Navigation Links
Multiple-drug resistant gene expression pattern predicts treatment outcome for pediatric leukemia

A new study is providing scientists with a better understanding of why some pediatric acute lymphoblastic leukemia (ALL) patients fail to respond to treatment even when existing clinical predictive criteria point towards a positive treatment outcome. The research, published in the April issue of Cancer Cell, is likely to facilitate development of new strategies to combat drug resistance and treatment failure for children with ALL.

Nearly 80% of children with ALL are cured following chemotherapeutic treatment. However, the remaining 20% often exhibit drug resistance and treatment failure that is poorly understood. In some cases, patients are resistant to multiple drugs that have very little structural similarity, suggesting that the mechanisms for drug cross-resistance are probably not the same as mechanisms underlying resistance to a single drug. Dr. William E. Evans from St. Jude Children's Research Hospital and colleagues used a comprehensive genetic screening technique to search for genes that are differentially expressed in ALL cells that demonstrated cross-resistance to two or more commonly used chemotherapeutic agents.

The researchers identified several genes that were differentially expressed in ALL cells that exhibited de novo cross resistance to four widely used antileukemic agents. They went on to investigate the relationship of these genes to treatment outcome in ALL patients and found that expression of the genes was associated with treatment outcome and could be used to identify a subset of patients with a markedly inferior response to treatment. In addition, the findings revealed a previously unrecognized phenotype characterized by discordant resistance to two widely used and mechanistically distinct antileukemic agents and provided new information about the cellular mechanisms involved in disparate response to these drugs.

Specific genetic signatures related to ALL treatment failure and chemotherapeutic cross-resistance were mor e effective at identifying select populations of patients with inferior treatment outcomes than expression patterns associated with resistance to a single drug. "These findings provide new insights into the biological basis of de novo multiple-drug resistance and illuminate potential new targets for overcoming this cause of treatment failure in childhood ALL," explains Dr. Evans.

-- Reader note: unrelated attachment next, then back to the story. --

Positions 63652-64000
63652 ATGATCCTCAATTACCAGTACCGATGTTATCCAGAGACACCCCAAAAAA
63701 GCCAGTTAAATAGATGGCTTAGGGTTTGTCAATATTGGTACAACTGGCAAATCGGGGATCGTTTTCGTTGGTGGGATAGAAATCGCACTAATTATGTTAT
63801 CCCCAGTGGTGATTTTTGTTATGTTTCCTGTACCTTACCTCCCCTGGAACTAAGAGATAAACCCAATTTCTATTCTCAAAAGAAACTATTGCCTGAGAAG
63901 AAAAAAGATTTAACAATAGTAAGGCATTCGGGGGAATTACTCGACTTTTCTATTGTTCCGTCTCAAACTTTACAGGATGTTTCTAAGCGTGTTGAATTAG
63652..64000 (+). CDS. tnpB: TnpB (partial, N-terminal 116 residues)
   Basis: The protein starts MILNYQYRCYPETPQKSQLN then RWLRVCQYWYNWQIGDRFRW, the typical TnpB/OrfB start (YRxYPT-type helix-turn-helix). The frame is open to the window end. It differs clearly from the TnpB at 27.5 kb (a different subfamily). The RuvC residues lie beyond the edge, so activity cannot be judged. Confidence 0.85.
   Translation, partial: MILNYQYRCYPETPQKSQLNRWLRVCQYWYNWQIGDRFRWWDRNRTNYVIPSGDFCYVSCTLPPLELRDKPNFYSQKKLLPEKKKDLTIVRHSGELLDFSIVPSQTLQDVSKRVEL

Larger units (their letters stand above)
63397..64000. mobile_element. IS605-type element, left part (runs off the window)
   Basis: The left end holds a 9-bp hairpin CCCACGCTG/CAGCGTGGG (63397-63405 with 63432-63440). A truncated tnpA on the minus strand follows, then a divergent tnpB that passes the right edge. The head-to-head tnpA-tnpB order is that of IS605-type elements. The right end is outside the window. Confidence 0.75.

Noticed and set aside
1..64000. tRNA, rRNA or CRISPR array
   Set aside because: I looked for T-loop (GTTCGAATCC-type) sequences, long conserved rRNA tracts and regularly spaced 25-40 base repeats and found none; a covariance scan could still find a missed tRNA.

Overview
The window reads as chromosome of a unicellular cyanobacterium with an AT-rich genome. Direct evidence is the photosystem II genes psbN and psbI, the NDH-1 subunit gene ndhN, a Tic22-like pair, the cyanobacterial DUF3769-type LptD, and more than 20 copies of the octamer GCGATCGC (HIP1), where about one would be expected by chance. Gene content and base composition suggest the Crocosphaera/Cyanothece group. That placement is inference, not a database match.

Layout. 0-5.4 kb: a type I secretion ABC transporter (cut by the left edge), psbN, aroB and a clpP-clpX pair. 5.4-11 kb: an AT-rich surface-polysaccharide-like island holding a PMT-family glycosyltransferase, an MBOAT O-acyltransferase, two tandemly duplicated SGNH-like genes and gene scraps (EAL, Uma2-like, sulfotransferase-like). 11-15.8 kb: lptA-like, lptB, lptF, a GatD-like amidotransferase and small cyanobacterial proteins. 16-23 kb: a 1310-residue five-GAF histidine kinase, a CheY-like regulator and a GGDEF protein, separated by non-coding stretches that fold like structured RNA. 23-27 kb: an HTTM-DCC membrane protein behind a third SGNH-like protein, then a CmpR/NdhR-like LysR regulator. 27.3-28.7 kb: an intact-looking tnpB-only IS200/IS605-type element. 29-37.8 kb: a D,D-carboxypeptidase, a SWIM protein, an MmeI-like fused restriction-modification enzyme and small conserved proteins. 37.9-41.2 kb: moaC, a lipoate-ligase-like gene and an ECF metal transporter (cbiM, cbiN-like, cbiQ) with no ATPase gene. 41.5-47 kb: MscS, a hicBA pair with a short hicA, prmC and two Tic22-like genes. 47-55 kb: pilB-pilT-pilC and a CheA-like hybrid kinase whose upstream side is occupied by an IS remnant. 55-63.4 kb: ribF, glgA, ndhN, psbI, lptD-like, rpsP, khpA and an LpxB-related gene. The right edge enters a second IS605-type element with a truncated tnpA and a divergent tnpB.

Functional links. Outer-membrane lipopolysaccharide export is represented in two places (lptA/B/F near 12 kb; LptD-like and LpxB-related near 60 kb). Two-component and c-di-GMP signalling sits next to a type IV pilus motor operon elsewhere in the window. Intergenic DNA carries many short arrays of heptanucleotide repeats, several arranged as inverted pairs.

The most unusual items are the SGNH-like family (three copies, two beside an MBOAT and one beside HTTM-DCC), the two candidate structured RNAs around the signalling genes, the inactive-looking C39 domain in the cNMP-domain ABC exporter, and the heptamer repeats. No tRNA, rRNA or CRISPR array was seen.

'"/>

Source:Cell Press


Related biology news :

1. NYCs First Rapid HIV Drug-resistant AIDS Case Prompts Call to Step Up HIV Prevention
2. Drug-resistant bacteria on poultry products differ by brand
3. Genetic discovery could lead to drought-resistant plants
4. UF researchers kill resistant bugs one bandage at a time
5. DDT-resistant insects have additional genetic advantage that helps resistance spread
6. Drug resistant avian influenza viruses more common in Southeast Asia than North America
7. New molecule may aid in production of biofuels and fungi-resistant plants
8. Reducing antibiotic use lowers rates of drug-resistant bacteria
9. New class of antibiotics effective against drug-resistant bacteria discovered in fungi
10. Experimental TB drug effective against resistant and latent mycobacterium tuberculosis
11. Virginia Tech helping to develop higher quality, disease-resistant wheat varieties
Post Your Comments:
*Name:
*Comment:
*Email:


(Date:6/9/2016)... leader in attendance control systems is proud to announce the introduction of fingerprint attendance ... the right employees are actually signing in, and to even control the opening of ... ... ... Photo - ...
(Date:6/7/2016)... , June 7, 2016  Syngrafii Inc. ... a business relationship that includes integrating Syngrafii,s patented ... branch project. This collaboration will result in greater ... the credit union, while maintaining existing document workflow ... http://photos.prnewswire.com/prnh/20160606/375871LOGO ...
(Date:6/2/2016)... The Department of Transport Management (DOTM) of ... project, for the , Supply and Delivery of ... Infrastructure , to Decatur , ... Management Solutions. Numerous renowned international vendors participated in the tendering ... selected for the most compliant and innovative solution. The contract ...
Breaking Biology News(10 mins):
(Date:12/5/2016)... - Resverlogix Corp. ("Resverlogix" or the "Company") (TSX:RVX) ... Monitoring Board (DSMB) for the Company,s Phase 3 ... has completed a second planned safety review and ... without any modifications. The DSMB reviewed available study ... concerns were identified. The DSMB will conduct additional ...
(Date:12/5/2016)... Research and Markets has announced the ... Technologies, Markets and Companies" to their offering. ... , , ... human genome variations, development of sequencing technologies, and their applications. ... companies developing them. Various applications of sequencing are described including ...
(Date:12/4/2016)... San Francisco, CA (PRWEB) , ... December 03, ... ... scientific grants to ground-breaking microbiome studies. A microbiome impact grant award has been ... study the effect of heavy smoking and drinking on the oral microbiome. Grant ...
(Date:12/2/2016)... ... December 02, 2016 , ... In anticipation of AxioMed’s ... disc production, company President, Jake Lubinski will be traveling to Switzerland from December ... in Bern, Lucerne, and Zurich to discuss the benefits of a viscoelastic disc. ...
Breaking Biology Technology: